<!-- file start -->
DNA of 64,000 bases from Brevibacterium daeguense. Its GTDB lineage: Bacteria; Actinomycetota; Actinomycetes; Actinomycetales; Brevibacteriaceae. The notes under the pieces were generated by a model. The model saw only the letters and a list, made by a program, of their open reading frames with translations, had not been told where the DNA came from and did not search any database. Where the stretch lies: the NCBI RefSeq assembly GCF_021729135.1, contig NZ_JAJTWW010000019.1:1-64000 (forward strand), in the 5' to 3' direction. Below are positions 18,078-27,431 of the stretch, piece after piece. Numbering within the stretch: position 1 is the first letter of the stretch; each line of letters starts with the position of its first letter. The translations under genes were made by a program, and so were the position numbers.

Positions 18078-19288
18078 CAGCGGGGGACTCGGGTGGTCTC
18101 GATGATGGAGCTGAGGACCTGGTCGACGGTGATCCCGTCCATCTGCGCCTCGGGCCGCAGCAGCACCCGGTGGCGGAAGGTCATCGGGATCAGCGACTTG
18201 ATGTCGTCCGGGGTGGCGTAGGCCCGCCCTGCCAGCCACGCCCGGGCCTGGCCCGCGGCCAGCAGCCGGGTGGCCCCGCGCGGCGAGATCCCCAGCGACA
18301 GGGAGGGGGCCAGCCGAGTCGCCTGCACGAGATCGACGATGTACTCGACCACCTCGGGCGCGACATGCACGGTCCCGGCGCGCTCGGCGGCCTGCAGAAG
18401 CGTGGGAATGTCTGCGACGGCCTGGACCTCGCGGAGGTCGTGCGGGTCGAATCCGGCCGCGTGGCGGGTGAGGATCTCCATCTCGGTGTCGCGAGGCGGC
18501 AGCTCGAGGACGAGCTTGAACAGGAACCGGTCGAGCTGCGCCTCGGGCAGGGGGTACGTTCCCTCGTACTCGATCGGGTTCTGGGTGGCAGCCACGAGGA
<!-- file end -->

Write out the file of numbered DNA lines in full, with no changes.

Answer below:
DNA of 64,000 bases from Brevibacterium daeguense. Its GTDB lineage: Bacteria; Actinomycetota; Actinomycetes; Actinomycetales; Brevibacteriaceae. The notes under the pieces were generated by a model. The model saw only the letters and a list, made by a program, of their open reading frames with translations, had not been told where the DNA came from and did not search any database. Where the stretch lies: the NCBI RefSeq assembly GCF_021729135.1, contig NZ_JAJTWW010000019.1:1-64000 (forward strand), in the 5' to 3' direction. Below are positions 18,078-27,431 of the stretch, piece after piece. Numbering within the stretch: position 1 is the first letter of the stretch; each line of letters starts with the position of its first letter. The translations under genes were made by a program, and so were the position numbers.

Positions 18078-19288
18078 CAGCGGGGGACTCGGGTGGTCTC
18101 GATGATGGAGCTGAGGACCTGGTCGACGGTGATCCCGTCCATCTGCGCCTCGGGCCGCAGCAGCACCCGGTGGCGGAAGGTCATCGGGATCAGCGACTTG
18201 ATGTCGTCCGGGGTGGCGTAGGCCCGCCCTGCCAGCCACGCCCGGGCCTGGCCCGCGGCCAGCAGCCGGGTGGCCCCGCGCGGCGAGATCCCCAGCGACA
18301 GGGAGGGGGCCAGCCGAGTCGCCTGCACGAGATCGACGATGTACTCGACCACCTCGGGCGCGACATGCACGGTCCCGGCGCGCTCGGCGGCCTGCAGAAG
18401 CGTGGGAATGTCTGCGACGGCCTGGACCTCGCGGAGGTCGTGCGGGTCGAATCCGGCCGCGTGGCGGGTGAGGATCTCCATCTCGGTGTCGCGAGGCGGC
18501 AGCTCGAGGACGAGCTTGAACAGGAACCGGTCGAGCTGCGCCTCGGGCAGGGGGTACGTTCCCTCGTACTCGATCGGGTTCTGGGTGGCAGCCACGAGGA